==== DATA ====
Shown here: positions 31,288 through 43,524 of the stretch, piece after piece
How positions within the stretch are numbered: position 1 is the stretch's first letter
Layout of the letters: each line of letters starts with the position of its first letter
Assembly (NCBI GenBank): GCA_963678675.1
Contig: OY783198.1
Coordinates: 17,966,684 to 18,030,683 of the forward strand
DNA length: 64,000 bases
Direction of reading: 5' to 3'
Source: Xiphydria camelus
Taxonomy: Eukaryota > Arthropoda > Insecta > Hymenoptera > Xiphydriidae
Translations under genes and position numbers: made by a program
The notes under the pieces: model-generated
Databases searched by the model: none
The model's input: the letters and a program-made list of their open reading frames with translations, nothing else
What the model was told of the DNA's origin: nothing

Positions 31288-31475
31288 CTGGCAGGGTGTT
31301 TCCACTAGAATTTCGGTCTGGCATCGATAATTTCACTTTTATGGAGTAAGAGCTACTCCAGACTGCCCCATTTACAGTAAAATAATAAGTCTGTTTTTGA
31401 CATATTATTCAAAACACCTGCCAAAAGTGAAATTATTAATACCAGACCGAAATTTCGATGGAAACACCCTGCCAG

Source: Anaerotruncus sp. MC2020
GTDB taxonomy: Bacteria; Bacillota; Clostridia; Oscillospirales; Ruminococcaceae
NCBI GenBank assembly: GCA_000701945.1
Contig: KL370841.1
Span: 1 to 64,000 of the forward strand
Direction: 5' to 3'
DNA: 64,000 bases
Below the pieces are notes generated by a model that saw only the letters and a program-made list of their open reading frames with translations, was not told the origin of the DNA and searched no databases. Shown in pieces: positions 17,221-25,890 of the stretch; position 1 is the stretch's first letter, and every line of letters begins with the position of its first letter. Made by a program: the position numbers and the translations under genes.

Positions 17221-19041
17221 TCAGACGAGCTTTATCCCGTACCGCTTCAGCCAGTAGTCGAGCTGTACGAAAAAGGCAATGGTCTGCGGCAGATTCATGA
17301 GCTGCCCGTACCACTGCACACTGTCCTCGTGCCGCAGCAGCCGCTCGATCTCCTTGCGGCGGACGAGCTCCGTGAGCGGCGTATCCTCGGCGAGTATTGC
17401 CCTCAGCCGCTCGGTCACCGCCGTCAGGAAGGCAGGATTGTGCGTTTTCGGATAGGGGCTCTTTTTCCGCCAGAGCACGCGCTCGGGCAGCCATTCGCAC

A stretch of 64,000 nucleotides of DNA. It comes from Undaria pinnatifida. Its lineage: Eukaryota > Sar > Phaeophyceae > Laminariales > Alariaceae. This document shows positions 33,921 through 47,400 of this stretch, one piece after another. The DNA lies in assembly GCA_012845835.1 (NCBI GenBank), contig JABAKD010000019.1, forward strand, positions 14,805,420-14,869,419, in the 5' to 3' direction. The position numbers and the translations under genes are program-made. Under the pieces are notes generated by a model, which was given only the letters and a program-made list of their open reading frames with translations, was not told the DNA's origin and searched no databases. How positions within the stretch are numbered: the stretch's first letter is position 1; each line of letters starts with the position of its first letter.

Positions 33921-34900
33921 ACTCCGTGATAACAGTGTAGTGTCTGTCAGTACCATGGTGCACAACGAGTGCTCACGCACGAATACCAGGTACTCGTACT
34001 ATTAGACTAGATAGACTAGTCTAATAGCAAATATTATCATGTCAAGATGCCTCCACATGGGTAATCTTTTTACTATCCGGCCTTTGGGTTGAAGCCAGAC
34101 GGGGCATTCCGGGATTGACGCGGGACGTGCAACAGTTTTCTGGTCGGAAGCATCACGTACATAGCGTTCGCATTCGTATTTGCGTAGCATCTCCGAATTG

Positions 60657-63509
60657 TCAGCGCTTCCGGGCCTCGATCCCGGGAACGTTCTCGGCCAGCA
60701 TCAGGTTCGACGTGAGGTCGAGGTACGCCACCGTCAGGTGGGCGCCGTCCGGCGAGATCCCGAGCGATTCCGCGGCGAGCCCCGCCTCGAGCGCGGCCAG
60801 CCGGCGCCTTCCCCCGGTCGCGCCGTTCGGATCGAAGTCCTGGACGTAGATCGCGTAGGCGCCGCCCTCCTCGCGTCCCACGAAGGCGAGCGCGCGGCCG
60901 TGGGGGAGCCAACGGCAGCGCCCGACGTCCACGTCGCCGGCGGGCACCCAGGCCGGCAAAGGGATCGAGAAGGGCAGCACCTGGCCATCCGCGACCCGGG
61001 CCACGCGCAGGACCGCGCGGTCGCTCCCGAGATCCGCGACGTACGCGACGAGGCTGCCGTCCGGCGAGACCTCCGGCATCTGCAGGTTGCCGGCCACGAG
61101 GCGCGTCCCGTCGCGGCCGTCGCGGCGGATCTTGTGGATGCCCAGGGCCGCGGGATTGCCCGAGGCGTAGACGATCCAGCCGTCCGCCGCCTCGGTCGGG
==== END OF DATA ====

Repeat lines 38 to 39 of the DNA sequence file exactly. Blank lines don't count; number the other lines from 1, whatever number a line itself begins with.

60657 TCAGCGCTTCCGGGCCTCGATCCCGGGAACGTTCTCGGCCAGCA
60701 TCAGGTTCGACGTGAGGTCGAGGTACGCCACCGTCAGGTGGGCGCCGTCCGGCGAGATCCCGAGCGATTCCGCGGCGAGCCCCGCCTCGAGCGCGGCCAG